Can try with other seasonings instead of cinnamon & sugar. We have also made these using fresh garlic, sautéed in the butter before adding the chickpeas.

Cook’s Notes – Vermilion Snapper Meunière with Leeks in Bacon Vinaigrette

Cook's Notes - Vermilion Snapper Meuniere gluten-free recipe

For today’s meal, we made our Vermilion Snapper Meunière with Leeks in Bacon Vinaigrette recipe. You can see the photographs of the process and the recipes for both dishes in that post.

Vermilion Snapper Meunière

Meunière comes from the French word for “miller’s wife”, and generally refers to the technique of dredging something in flour, quickly frying it, and serving with a lemon, parsley, and butter sauce. It’s a classic preparation for fish, but it can equally be used for chicken, for example.

With apologies to millers everywhere, cooking gluten free means I needed another starch for the fish. Corn starch was the first thing at hand. I didn’t want to smother the fish, so I used a tea strainer to sift corn starch over the fish. That worked well enough; if I had to do it again, I would probably just put corn starch on a plate, dredge the fish, and be extra careful about knocking off the excess.

Preparation is key here. This cooks lightning quick from start to finish once the pan gets hot. You don’t need much – fish, butter, lemon, parsley, flour – but have it all laid out and ready to go. Chop the parsley. Cut the lemon in half. And so on. Don’t dredge the fish ahead of time (it’ll pull moisture out of the fish and get gummy), do that while the butter melts in the pan. Once the fish cooks, get the lemon juice in the pan quickly so the butter doesn’t burn. Bringing it to a boil and stirring helps emulsify the sauce. Basically, before the pan hits the heat, close your eyes and mentally walk through all the steps from start to finish. You don’t want to have to think about what to do next once this gets going.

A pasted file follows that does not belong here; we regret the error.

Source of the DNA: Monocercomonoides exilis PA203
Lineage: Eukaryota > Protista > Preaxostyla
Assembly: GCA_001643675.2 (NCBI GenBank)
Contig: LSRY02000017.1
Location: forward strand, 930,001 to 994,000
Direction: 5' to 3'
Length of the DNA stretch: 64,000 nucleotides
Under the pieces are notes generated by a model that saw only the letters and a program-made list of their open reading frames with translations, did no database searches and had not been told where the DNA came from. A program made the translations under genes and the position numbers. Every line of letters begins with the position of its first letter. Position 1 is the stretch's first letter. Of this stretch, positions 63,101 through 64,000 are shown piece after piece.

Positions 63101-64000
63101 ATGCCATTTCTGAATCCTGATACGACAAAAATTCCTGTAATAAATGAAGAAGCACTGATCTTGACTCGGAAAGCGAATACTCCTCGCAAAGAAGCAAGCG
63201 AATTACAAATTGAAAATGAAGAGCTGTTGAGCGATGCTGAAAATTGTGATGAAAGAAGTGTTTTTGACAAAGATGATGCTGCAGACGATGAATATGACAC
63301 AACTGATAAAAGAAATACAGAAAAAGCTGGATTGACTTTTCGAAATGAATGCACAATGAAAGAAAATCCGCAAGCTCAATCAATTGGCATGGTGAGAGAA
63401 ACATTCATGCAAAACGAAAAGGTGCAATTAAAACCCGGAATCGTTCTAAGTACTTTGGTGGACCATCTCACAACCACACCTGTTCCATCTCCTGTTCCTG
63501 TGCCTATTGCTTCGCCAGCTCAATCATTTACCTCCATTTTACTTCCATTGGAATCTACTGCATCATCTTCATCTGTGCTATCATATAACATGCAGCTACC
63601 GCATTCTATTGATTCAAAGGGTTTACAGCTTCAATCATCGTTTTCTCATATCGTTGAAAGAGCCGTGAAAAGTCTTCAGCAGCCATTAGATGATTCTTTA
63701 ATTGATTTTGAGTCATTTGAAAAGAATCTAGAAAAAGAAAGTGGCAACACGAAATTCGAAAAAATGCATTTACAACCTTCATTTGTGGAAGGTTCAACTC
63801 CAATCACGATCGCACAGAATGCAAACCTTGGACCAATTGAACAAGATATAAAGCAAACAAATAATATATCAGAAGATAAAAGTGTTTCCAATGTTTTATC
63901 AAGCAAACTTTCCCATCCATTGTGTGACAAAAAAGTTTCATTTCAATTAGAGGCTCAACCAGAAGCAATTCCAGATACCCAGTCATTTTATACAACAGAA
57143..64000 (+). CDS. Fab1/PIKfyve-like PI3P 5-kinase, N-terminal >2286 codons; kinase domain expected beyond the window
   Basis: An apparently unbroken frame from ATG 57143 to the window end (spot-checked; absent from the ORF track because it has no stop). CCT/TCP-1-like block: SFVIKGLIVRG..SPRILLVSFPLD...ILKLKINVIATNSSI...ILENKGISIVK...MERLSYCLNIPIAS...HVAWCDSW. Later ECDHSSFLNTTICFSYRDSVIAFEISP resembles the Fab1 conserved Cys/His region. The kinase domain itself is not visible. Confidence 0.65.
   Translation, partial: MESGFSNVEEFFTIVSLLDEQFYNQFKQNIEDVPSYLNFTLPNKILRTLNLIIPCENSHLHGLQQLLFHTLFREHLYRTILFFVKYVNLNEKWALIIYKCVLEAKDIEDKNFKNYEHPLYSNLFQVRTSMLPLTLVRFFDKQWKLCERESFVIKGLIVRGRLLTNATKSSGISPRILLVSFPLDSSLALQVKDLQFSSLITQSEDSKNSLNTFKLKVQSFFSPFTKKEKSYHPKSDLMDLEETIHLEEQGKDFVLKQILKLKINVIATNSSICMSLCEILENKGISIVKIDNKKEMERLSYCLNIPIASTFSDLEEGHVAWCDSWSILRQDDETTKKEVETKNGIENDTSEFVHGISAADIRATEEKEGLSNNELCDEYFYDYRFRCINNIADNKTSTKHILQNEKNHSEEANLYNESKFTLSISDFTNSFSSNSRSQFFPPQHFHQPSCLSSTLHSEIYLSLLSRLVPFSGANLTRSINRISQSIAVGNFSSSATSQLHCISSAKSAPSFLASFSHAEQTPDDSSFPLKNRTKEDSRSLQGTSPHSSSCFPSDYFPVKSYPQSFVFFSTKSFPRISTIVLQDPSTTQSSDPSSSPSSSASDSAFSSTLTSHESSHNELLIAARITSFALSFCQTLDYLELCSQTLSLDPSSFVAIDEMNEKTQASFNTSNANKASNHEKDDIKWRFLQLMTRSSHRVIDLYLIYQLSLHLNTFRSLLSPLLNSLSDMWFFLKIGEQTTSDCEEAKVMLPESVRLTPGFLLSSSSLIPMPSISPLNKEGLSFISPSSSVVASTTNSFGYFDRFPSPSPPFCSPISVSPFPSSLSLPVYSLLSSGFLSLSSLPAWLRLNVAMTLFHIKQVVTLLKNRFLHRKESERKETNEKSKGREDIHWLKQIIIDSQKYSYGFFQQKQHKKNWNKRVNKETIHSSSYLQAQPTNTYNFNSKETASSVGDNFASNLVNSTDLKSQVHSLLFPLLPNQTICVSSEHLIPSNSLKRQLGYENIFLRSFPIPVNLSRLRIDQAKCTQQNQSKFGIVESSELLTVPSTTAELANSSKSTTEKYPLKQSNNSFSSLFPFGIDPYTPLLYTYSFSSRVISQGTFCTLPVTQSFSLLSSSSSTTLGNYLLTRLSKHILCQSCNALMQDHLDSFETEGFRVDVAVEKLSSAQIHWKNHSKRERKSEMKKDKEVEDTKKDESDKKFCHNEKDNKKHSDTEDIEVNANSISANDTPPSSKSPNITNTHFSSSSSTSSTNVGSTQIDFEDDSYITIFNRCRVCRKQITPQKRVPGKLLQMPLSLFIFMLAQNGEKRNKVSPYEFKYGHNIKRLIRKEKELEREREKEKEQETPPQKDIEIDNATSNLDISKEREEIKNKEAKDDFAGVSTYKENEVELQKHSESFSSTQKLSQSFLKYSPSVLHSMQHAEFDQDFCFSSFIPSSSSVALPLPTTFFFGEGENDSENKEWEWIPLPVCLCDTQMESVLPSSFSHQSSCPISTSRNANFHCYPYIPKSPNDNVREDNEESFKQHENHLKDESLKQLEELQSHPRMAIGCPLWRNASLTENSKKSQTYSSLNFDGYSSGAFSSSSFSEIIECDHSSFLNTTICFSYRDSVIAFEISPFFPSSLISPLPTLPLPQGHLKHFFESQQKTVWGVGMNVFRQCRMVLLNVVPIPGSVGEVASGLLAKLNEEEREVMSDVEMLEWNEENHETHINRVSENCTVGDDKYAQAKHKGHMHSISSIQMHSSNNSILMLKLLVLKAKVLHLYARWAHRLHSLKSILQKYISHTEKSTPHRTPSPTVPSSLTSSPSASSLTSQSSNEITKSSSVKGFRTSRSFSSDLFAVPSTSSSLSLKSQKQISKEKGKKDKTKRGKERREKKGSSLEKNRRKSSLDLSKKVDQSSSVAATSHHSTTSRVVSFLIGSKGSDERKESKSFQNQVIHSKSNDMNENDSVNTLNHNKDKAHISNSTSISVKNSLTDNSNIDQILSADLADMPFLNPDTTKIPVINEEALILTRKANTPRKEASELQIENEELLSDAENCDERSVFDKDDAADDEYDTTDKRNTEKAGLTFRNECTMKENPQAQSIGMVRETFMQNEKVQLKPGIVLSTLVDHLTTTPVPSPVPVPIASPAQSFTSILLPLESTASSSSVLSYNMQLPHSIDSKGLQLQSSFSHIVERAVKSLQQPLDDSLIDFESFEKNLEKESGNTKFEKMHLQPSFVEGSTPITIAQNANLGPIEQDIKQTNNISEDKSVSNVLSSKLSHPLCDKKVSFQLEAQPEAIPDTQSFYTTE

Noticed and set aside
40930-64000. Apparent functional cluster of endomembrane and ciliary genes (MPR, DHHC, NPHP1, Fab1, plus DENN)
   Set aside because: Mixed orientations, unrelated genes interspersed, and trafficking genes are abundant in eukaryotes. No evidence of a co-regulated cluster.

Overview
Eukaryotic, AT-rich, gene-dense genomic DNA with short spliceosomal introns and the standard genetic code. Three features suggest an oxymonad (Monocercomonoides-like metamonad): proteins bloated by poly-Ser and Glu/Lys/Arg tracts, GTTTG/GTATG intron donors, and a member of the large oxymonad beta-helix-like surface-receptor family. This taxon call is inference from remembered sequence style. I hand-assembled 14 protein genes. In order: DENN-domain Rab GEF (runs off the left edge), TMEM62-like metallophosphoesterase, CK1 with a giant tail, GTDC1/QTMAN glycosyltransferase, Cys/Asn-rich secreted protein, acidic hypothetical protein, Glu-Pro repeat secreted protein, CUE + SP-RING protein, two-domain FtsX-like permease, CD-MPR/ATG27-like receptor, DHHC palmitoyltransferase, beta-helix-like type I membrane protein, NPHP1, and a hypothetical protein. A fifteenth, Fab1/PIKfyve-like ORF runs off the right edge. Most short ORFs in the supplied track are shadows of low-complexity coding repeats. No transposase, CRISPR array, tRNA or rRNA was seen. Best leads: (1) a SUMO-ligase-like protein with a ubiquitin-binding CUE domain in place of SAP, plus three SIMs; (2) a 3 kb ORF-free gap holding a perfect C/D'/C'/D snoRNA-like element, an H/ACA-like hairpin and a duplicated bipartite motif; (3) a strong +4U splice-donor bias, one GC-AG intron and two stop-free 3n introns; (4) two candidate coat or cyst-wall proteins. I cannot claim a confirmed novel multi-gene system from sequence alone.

Leeks in Bacon Vinaigrette

That’s part of why the warm leek salad makes a great side – once the leeks sweat and cook through, it can just hang out over a low flame and keep warm. You don’t want to have two dishes that are complicated to finish coming together at the same time – it works in a restaurant where there are multiple cooks working in concert. At home, cooking solo? Don’t make the task harder than it needs to be.

Vinaigrette, in its essence, is 3 parts oil to 1 part vinegar, by volume. You can vary that depending on whether you want more bite or less, or whether your vinegar or oil is particularly pungent, but that’s the basics. Often, vinaigrettes are made with a very neutral oil to not mask the flavors of a dish. But, in this case, with the rendered and reserved bacon fat available – why not put it to good use? Lemon juice brings a sweeter, milder acid to the dressing instead of vinegar, and dijon mustard is a sympathetic sharp flavor. Play with this depending on what else you are serving; for pork chops, for example, throw in chopped rosemary, or with chicken, thyme and tarragon.

Finding Good Local Suppliers

To close, I can’t stress how beautiful this vermilion snapper fish was. Finding good local suppliers and getting to know them are the surest way to stunningly awesome food. In this case, I trust PJ Stoops to tell me about the fish he has on offer and tips for preparation. Christine mentioned in the post that she doesn’t like fish, and that’s a bit of an understatement. I was amazed that she enjoyed this as well as she did; while I would like to say it’s because of my culinary prowess, the quality of the fish really made the difference.